Saturday, 16 February 2019

February 16, 2019

Born on this date
Happy Birthday, Veronica Jones!

740 years ago

Died on this date
Afonso III, 68
. King of Portugal, 1248-1279. Afonso III succeeded his older brother Sancho, and enacted political and economic reforms that enable him to enjoy a peaceful internal reign, with military campaigns against the Moors and Castilians. Afonso III was succeeded on the throne by his brother Denis.

440 years ago

Died on this date
Gonzalo Jiménez de Quesada, 69-83
. Spanish explorer. Mr. Jiménez de Quesada was a conquistador who explored New Granada, the part of northern South America that today is known as Colombia. His first expedition, from 1536-1539, resulted in a high death toll, and in Mr. Jiménez de Quesada serving as Mayor of Bogotá from 1538-1539. After a decade back in Europe, he returned to New Granada in 1550 and settled down to life as a colonist, interrupted by an unsuccessful attempt to conquer the Llanas to the east of the Colombian cordillera from 1569-1572. Mr. Jiménez de Quesada developed leprosy and eventually died from its effects.

120 years ago

Died on this date
Félix Faure, 58
. 7th President of France, 1895-1899. Mr. Faure, a moderate republican, was first elected to the National Assembly in 1881, and held various cabinet posts before being elected President following th resignation of Jean Casimir-Perier. He granted amnesty to anarchist movements, but refused to intervene in the treason conviction of Captain Alfred Dreyfus, thus attracting criticism from French intellectuals and others. President Faure died in office, 17 days after his 58th birthday, of a fit of apoplexy while having sex with his mistress, sparking much ribald humour. He was succeeded as President by Émile Loubet.

Iceland's first football club, Knattspyrnufélag Reykjavíkur, was founded.

110 years ago

Born on this date
Hugh Beaumont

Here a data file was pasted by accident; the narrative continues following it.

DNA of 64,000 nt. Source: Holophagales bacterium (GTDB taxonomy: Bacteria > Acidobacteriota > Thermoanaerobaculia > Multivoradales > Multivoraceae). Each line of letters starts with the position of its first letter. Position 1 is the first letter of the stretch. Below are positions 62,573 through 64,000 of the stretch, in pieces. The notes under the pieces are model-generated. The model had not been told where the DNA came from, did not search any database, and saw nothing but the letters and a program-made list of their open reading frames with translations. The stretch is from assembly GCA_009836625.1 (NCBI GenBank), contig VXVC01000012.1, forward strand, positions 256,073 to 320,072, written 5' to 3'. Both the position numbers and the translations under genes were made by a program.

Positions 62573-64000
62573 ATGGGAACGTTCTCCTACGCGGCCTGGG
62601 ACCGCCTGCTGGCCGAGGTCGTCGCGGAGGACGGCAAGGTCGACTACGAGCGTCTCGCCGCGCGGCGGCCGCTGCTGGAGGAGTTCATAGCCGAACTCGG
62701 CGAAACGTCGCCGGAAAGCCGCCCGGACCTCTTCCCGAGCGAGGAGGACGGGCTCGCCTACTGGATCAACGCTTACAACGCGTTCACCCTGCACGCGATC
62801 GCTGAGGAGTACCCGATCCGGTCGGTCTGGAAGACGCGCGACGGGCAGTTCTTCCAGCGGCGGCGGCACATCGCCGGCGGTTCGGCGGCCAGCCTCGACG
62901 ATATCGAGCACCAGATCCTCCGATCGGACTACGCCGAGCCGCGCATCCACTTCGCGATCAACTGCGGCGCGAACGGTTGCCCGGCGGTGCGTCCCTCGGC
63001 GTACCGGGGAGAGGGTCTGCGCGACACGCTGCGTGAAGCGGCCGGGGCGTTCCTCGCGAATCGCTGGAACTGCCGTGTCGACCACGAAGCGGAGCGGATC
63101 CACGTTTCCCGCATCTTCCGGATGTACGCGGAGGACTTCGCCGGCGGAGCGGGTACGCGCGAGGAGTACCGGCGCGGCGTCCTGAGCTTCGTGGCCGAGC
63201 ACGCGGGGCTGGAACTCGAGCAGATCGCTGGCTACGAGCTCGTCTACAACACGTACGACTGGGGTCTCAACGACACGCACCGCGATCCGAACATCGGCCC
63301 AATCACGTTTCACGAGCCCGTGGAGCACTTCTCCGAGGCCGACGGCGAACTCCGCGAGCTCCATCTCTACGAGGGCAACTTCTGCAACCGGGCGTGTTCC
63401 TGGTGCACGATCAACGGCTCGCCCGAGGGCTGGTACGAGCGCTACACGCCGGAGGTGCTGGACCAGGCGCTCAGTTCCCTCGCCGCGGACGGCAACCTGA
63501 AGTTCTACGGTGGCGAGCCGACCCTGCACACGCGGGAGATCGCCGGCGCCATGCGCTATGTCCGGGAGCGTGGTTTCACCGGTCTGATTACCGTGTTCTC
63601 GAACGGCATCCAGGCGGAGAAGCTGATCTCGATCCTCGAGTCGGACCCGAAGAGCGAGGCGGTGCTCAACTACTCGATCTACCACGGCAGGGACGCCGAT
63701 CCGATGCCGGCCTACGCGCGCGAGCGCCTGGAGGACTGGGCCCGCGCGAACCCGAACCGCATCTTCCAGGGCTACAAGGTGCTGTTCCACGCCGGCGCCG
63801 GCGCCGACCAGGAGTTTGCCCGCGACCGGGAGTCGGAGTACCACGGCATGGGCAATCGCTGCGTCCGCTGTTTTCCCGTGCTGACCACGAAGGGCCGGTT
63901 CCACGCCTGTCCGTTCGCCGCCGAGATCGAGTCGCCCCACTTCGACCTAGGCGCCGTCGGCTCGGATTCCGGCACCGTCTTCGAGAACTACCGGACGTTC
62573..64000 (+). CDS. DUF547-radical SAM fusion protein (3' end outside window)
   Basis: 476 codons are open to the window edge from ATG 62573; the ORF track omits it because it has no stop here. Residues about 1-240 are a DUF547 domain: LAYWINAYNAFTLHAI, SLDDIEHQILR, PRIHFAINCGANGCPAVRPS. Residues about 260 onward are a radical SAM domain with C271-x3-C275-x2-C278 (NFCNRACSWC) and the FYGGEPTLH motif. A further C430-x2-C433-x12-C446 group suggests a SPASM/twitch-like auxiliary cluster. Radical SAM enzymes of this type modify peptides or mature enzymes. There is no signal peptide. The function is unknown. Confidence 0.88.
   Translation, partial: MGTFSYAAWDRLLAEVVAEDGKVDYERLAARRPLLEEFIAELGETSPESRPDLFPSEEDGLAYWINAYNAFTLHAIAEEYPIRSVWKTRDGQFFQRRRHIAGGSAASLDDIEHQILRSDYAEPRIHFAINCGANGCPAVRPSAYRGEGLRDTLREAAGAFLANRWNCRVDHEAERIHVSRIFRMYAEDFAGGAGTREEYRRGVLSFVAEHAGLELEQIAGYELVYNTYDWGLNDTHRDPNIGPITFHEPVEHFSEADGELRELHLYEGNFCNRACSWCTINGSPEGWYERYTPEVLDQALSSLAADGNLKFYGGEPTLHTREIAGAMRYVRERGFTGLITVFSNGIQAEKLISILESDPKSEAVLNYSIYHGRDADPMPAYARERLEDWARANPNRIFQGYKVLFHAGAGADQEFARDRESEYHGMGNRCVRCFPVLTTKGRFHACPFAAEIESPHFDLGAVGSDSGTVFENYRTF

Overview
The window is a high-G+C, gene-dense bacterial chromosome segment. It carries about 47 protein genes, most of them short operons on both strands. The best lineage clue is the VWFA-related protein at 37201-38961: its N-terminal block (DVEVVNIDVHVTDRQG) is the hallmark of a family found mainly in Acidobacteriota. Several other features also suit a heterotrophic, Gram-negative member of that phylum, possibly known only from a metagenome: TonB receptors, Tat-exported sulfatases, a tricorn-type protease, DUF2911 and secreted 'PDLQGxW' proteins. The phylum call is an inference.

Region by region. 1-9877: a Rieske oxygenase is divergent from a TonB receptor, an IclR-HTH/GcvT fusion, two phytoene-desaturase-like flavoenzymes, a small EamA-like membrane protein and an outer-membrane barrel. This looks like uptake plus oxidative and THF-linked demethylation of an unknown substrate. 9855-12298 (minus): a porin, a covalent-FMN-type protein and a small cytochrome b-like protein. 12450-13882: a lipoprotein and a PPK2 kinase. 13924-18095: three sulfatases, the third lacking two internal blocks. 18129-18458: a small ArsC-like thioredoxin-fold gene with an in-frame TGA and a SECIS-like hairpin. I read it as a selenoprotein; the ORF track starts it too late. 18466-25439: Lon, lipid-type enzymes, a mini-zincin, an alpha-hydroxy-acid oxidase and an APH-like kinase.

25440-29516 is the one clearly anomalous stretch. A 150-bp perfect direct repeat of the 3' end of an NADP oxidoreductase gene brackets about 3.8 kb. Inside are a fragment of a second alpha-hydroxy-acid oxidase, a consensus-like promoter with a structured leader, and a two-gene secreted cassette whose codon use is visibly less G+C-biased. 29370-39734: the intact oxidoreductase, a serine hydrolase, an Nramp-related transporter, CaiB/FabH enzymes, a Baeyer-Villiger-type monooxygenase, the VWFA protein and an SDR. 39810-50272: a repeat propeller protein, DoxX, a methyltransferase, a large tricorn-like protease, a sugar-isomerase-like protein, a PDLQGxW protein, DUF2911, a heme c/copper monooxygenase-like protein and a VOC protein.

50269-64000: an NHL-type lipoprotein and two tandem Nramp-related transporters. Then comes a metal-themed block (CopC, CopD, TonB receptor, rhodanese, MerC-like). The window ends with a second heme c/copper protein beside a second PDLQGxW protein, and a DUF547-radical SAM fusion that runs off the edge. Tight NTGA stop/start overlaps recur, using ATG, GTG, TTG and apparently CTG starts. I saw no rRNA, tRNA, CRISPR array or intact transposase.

. U.S. actor. Mr. Beaumont played private eye Michael Shayne in five movies from 1946-1947, but was best known for playing Ward Cleaver, the father in the television comedy series Leave it to Beaver (1957-1963). He died of a heart attack on May 14, 1982 at the age of 73.

Jeffrey Lynn. U.S. actor. Mr. Lynn, born Ragnar Godfrey Lind, played a romantic love interest in Warner Brothers movies such as Four Daughters (1938) and several sequels, and had supporting roles in films such as The Roaring Twenties (1939). He interrupted his career to serve with the U.S. Army in World War II in Italy and Austria, winning a Bronze Star. Mr. Lynn worked mainly in television and on stage in his later years; he died on November 24, 1995 at the age of 86.

Richard McDonald. U.S. restaurateur. Mr. McDonald and his brother Maurice co-founded the first McDonald's restaurant in San Bernardino, California. They partnered with Ray Kroc in 1954 and were eventually bought out by him. Richard McDonald died on July 14, 1998 at the age of 89.

100 years ago

Died on this date
Vera Kholodnaya, 25
. Ukrainian actress. Mrs. Kholodnaya, born Vera Levchenko, was the first star of Russian silent cinema, appearing in 50-100 films from 1914-1918. She was at the peak of her popularity when she died, officially a victim of the influenza epidemic, although conspiracy theories abound.

The American Legion was founded at a dinner at the Allied Officers Club in Paris.

75 years ago

Died on this date
Dadasaheb Phalke, 73
. Indian film director, producer, and screenwriter. Mr. Phalke was known as the "Father of Indian cinema," completing 95 feature films and 27 short films from 1913-1937. His first movie, Raja Harishchandra (1913), is officially recognized as the first Indian feature film. Mr. Phalke's last movie, Gangavataran (1937), was his only sound film.

Miller Reese Hutchison, 67. U.S. inventor. Mr. Hutchison was an electrical engineer who helped to develop some of the first portable electric devices, such as the "Acousticon" (a hearing aid), and the Klaxon horn.

Charles Hoey, 29. Canadian military officer. Major Hoey, a resident of Duncan, British Columbia serving with the British Army in Burma, was fatally wounded while capturing a Japanese position, earning the Victoria Cross posthumously.

A report of the U.S. House of Representatives Committee on Un-American Activities charged the Peace Now movement with seditious and treasonable activities in attempting to persuade U.S. servicemen to lay down their arms. In the heaviest allied attack on Berlin to date, nearly 1,000 U.K. Royal Air Force planes unloaded 2,500 tons of bombs in 30 minutes. U.S. bombers completed two days of raids on the abbey atop Monte Cassino, Italy, which German forces were using as a fortress. Soviet forces occupied more than 35 localities in their advance on the German-held rail centre of Pskov. A statement from U.S. Army General Douglas MacArthur said that Japan would be defeated only by ground forces destroying the Imperial Japanese Army as a result of ground, sea, and air cooperation.